Regardless of the industry you’re in, voice AI solutions are becoming part of the competitive landscape. If you’re like the majority of companies and you’ve entered the voice-first era with a voice-enabled app, you’ve already solved some of the most common challenges of voice AI adoption. If your company is still looking for a reason to enter into the market with a voice-enabled product or solutions, you might be interested to know a few of the trends. No matter what stage of voice AI adoption you’re in, one thing is clear: the market is hot and competition is heating up.
Here is a snapshot of how voice assistants are being deployed across industries:
Internet of Things (IoT)
As the market matures, IoT manufacturers are looking for disintermediated voice solutions that allow them to create voice experiences that grow brand exposure and create customer connections that build loyalty. According to a report by Opus Research, 88% of IoT and Smart Home companies surveyed reported “controlling brand identity and UX” as the greatest business value of a voice assistant.
Instead of adding your product to a network controlled by a singular master device, custom, branded voice-enabled devices deliver the ability to increase product functionality while realizing revenue through purchasing opportunities for customers. For consumers, the ability to control the device while standing in front of it and the added security of knowing that their data isn’t being shared creates loyalty and trust with brands.
Financial institutions and voice-enabled banking
By offering a voice interface and making it easier to navigate menus, search faster, and interact with a virtual bank teller, voice assistants are improving the banking experience. In addition, the restrictions of visiting in-person branches due to COVID-19 this past year have made mobile banking and call centers increasingly relevant options for many customers. Interacting with a custom voice assistant equipped with custom domains and commands gives customers better, faster, and more accurate banking experiences while delivering greater efficiencies for financial institutions.
Voice assistants are becoming the future of banking and the key to creating a consistent, positive customer experience. Soon, financial institutions will be divided into two categories: those that have voice-enabled services and those that don’t.
Retail and voice commerce
As an industry, retail is maturing in its adoption of voice assistants and is now looking for omnichannel voice experiences. Unwilling to compete for consumer mindshare with third-party platforms and other retail operations, top retailers are looking past the voice-enabled mobile to create unified user experiences that boost brand recognition and loyalty while allowing them to maintain control over their data, valuable customer relationships, and brand experiences while decreasing operational costs.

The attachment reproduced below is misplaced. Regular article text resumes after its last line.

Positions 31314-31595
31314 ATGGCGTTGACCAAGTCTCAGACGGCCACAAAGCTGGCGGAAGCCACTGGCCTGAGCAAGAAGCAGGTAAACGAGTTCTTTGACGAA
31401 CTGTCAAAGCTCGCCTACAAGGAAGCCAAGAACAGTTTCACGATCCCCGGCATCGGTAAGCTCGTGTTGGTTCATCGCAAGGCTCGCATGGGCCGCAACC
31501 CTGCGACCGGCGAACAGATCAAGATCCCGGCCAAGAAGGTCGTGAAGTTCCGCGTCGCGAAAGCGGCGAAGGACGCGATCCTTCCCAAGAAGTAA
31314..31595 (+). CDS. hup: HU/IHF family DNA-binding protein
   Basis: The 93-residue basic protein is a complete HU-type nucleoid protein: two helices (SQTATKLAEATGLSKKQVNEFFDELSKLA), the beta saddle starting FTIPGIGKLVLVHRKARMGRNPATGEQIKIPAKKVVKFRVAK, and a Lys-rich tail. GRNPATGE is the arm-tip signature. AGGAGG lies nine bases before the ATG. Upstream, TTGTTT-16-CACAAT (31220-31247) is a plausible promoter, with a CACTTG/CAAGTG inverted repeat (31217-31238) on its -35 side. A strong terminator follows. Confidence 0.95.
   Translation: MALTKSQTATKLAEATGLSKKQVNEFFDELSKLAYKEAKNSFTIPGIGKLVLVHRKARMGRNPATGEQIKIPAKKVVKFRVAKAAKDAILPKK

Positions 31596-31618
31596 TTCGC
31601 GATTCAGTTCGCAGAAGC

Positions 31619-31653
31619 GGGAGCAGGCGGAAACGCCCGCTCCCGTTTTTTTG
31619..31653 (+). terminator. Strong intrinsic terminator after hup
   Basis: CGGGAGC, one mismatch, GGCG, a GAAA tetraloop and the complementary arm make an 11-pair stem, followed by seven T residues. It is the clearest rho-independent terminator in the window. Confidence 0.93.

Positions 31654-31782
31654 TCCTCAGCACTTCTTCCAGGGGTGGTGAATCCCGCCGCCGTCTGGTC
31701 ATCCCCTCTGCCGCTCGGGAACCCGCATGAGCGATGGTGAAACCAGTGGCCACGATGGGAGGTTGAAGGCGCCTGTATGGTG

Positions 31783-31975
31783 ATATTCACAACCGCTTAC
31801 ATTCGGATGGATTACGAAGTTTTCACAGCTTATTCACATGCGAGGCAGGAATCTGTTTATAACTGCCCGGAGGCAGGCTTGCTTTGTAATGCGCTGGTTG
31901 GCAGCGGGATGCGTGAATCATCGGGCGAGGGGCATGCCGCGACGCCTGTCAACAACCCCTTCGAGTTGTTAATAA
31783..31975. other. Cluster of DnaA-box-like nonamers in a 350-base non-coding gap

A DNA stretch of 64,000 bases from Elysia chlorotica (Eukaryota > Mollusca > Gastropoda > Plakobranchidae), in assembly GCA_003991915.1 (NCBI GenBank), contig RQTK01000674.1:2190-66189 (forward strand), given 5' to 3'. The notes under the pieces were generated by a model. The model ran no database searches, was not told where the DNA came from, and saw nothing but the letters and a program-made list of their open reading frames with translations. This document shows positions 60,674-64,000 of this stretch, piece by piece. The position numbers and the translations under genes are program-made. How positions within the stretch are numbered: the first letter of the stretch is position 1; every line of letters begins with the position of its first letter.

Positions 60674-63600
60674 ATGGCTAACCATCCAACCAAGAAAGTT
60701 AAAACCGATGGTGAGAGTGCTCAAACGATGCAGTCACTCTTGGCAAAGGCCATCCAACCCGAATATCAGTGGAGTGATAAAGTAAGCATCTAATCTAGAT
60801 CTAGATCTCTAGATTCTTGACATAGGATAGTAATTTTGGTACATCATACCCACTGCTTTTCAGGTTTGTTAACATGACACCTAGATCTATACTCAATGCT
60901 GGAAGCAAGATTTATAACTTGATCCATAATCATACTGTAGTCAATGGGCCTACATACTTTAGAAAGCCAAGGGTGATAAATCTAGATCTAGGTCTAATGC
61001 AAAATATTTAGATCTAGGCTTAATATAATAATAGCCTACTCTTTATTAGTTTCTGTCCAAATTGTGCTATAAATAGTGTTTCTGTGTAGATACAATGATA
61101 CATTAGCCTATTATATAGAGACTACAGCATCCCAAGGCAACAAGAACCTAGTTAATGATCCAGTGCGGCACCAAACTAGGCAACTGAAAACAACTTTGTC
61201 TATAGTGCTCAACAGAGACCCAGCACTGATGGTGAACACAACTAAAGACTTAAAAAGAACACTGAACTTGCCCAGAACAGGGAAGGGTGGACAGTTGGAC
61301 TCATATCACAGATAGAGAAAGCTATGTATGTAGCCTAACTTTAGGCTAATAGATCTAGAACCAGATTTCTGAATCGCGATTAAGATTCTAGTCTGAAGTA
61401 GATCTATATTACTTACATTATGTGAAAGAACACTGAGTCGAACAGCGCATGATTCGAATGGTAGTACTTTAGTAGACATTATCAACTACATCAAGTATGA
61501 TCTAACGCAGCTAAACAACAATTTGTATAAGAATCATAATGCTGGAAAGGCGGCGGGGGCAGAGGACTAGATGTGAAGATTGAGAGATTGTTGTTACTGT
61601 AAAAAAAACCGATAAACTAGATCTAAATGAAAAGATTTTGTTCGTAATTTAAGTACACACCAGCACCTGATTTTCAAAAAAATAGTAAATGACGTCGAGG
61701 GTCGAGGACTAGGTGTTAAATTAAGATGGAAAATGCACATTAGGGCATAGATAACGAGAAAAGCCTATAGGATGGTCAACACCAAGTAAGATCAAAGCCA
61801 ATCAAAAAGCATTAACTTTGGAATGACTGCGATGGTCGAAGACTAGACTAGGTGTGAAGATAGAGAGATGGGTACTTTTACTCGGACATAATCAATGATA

Mobile apps, websites, customer support centers, and in-store kiosks are all touchpoints that can be voice-enabled. Voice assistants in every channel can smooth the friction of making a purchase, thereby encouraging repeat customers and larger orders. Multimodal experiences that combine view screens and hand-free interfaces will be major contributors to the success of voice commerce in retail.
QSRs and fast casual restaurants
In the restaurant industry where long menus and frequent substitutions are the norm, voice user interfaces are faster, more flexible, and more hygienic than using a touch screen. Instead of engaging in a series of types and swipes to access menu items, customers can simply ask the voice assistant for what they want, the way they want it.
Phone ordering is a convenience for customers that often results in operational headaches for restaurant owners and managers. Since most don’t have a dedicated staff member to answer the phone, employees must stop other tasks to take phone-in orders. Too often, those orders are misunderstood or misrecorded—resulting in lost revenue through food waste and customer dissatisfaction. A voice assistant that’s integrated into an existing POS can not only take the customer’s order, but record it accurately, take care of the payment process, and remember names and orders for repeat customers.
Interested in learning more about voice assistants for restaurants? Watch this phone ordering voice AI demo.
Hospitality and travel
By making rooms touchless, personalizing stays, and providing a virtual concierge, voice assistants are becoming a key amenity for the hospitality industry. The ROI on custom voice technology investments can be proven based on decreasing operational costs, greater understanding of guest needs, controlling brand identity, and monetizing the experience.
As voice assistants are increasingly incorporated into the hospitality industry, we’ll see further innovation and improvements in the guest voice experience. Hotels not currently budgeting for voice-enabled technology may want to seriously consider the guest benefits and business value of in-room voice assistants and voice-enabled kiosks before customers choose hotels that are offering these high-tech amenities.
For airlines and the transportation industry, voice assistants are coming at a time when consumers are increasingly in search of travel deals on the internet through mobile phones, call centers, and smart speakers. In response, travel companies are looking for ways to improve customer service and convenience at every touchpoint via voice experiences. Providing fast, accurate, and convenient booking opportunities is one-way airlines and other travel companies are rising above the noise of daily airfare wars.
Telecom voice-enables call centers
Today, call center automation does little to reduce the frustration of customers seeking answers and support. In fact, these interactions frequently lead to greater frustration. When customers call, IVR systems are often not flexible or accurate enough to really understand or help the caller. Even in normal times, these systems fall short at the most basic level, the main menu.